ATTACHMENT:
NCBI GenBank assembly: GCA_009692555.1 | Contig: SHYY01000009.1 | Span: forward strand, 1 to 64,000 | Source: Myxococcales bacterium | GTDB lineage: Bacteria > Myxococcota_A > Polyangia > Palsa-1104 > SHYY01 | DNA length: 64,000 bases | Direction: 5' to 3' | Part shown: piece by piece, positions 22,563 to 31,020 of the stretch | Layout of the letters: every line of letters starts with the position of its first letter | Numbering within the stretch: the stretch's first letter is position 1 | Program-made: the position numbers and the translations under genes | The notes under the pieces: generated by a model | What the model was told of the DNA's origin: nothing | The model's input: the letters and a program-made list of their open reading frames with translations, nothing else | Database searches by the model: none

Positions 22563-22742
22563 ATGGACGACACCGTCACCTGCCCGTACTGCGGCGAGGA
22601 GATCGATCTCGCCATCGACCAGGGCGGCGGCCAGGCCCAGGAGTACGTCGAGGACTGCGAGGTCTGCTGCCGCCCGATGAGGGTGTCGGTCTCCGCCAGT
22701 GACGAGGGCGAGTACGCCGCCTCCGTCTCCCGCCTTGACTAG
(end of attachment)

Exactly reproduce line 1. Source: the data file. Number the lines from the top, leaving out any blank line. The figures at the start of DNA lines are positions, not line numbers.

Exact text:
NCBI GenBank assembly: GCA_009692555.1 | Contig: SHYY01000009.1 | Span: forward strand, 1 to 64,000 | Source: Myxococcales bacterium | GTDB lineage: Bacteria > Myxococcota_A > Polyangia > Palsa-1104 > SHYY01 | DNA length: 64,000 bases | Direction: 5' to 3' | Part shown: piece by piece, positions 22,563 to 31,020 of the stretch | Layout of the letters: every line of letters starts with the position of its first letter | Numbering within the stretch: the stretch's first letter is position 1 | Program-made: the position numbers and the translations under genes | The notes under the pieces: generated by a model | What the model was told of the DNA's origin: nothing | The model's input: the letters and a program-made list of their open reading frames with translations, nothing else | Database searches by the model: none